That's the reason the president on Sunday took a swipe at Brown's description of himself as someone who drives a truck.
"I'd think long and hard about getting in that truck with Martha's opponent," the president said. "It might not take you where you want to go."
Obama tied Brown's agenda to "Washington Republicans" who are against financial reform, clean energy and health care reform.
"When the chips are down, when the tough votes come, on all the fights that matter to middle class folks of the Commonwealth, who is going to be on your side?" he asked.
Coakley today addressed the issue of economy that Brown has made the defining feature of his populist campaign.
"I wish there were easy answers to the tough problems we have," she said at a breakfast today commemorating Martin Luther King Jr. "Do not forget that they are problems that were not created by, but inherited by, our president, Barack Obama."
Candidates on both sides of the tight race have seen money and resources pouring in for their campaigns. Brown raised more than a million dollars online every day last week, according to a Republican source familiar with his fundraising. Bush administration official Karl Rove told his twitter followers to phone bank. Sen. John McCain called on to his supporters to back Brown.
On the other side, Democratic groups placed more than 500,000 calls on Saturday. Former president Bill Clinton appeared with Coakley at two campaign events, and Kennedy's widow, Vicki, appeared in a television ad to support the attorney general. Last week, Obama taped a robo-call in support of Coakley.
"In Washington, I'm fighting to curb the abuses of a health insurance industry that routinely denies care. I'm fighting for financial reforms to stop Wall Street from playing havoc with our economy. I'm fighting to create a new clean energy economy," the president said in the call.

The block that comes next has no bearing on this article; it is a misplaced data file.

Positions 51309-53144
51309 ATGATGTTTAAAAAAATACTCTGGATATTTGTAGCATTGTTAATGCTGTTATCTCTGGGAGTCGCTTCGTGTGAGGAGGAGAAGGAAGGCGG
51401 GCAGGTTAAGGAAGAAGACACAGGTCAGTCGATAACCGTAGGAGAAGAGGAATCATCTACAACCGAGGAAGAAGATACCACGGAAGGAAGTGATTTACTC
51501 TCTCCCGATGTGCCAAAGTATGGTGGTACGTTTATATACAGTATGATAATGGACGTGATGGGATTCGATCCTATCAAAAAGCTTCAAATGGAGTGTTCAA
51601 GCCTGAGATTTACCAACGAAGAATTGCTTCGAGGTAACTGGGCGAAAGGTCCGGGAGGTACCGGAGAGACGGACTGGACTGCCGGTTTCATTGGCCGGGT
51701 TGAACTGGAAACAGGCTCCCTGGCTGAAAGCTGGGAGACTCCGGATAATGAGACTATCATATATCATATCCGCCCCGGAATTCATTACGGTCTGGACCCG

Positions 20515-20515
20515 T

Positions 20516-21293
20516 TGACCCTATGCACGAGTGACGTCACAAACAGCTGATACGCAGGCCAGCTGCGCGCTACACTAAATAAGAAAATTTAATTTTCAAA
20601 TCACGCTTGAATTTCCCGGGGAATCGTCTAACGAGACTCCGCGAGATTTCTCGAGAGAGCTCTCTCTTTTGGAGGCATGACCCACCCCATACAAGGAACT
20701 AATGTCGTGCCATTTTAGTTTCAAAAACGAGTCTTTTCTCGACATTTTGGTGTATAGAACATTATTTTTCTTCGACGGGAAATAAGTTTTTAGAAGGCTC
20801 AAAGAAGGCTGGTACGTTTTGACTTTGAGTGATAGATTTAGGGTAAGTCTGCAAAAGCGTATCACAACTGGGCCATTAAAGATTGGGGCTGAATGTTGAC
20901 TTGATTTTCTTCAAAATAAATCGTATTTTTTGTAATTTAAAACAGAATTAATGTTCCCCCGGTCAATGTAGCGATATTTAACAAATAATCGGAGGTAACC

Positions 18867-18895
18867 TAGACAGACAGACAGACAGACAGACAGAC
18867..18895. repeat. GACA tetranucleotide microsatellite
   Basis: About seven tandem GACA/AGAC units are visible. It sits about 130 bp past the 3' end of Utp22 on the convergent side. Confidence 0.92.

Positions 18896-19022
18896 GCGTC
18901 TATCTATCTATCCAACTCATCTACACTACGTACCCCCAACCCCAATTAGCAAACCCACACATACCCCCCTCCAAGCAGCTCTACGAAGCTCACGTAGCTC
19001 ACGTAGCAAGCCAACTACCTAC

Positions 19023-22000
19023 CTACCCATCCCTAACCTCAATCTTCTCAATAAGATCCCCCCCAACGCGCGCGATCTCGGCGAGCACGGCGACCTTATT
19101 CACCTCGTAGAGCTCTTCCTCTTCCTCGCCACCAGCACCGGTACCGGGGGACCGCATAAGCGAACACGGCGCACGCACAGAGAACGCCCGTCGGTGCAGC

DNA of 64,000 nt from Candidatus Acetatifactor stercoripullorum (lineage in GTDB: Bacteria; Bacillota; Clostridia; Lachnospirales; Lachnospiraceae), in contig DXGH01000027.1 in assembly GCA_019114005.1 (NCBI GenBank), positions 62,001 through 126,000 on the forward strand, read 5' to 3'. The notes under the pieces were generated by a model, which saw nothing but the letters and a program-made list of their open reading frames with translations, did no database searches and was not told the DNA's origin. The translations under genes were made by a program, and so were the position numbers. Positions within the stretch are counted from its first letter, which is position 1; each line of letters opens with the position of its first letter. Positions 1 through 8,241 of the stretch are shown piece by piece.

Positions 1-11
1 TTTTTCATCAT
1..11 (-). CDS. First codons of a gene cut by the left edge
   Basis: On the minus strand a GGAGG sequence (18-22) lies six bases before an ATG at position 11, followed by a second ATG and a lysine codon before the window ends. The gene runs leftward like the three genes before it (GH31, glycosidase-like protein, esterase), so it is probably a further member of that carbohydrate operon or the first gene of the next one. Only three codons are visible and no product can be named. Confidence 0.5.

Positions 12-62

"And it's clear now that the outcome of these and other fights will probably rest on one vote in the United States Senate," he said.
National Democrats are shocked that the race seems this close, given that Democrats outnumber Republicans in Massachusetts 3-1. Some say it is less about the president and more about a weak candidate.
But some Republicans say the mere closeness of the race spells troubles for Democrats.
"Whether Coakley wins or loses, the message is the same, health care. This health care package is death for candidates," said conservative commentator Tucker Carlson.
As Massachusetts voters head to the polls Tuesday, both candidates are stepping up their campaigns.
Coakley today invoked the memory of civil rights leader Martin Luther King Jr., to make her pitch.
"If Dr. King were here today, he'd be standing with us," she said. "And I know that he would be standing with us on the front line for health care, not as a privilege, but as a right."
ABC News' Jake Tapper, Jonathan Karl and Kristina Wong contributed to this report.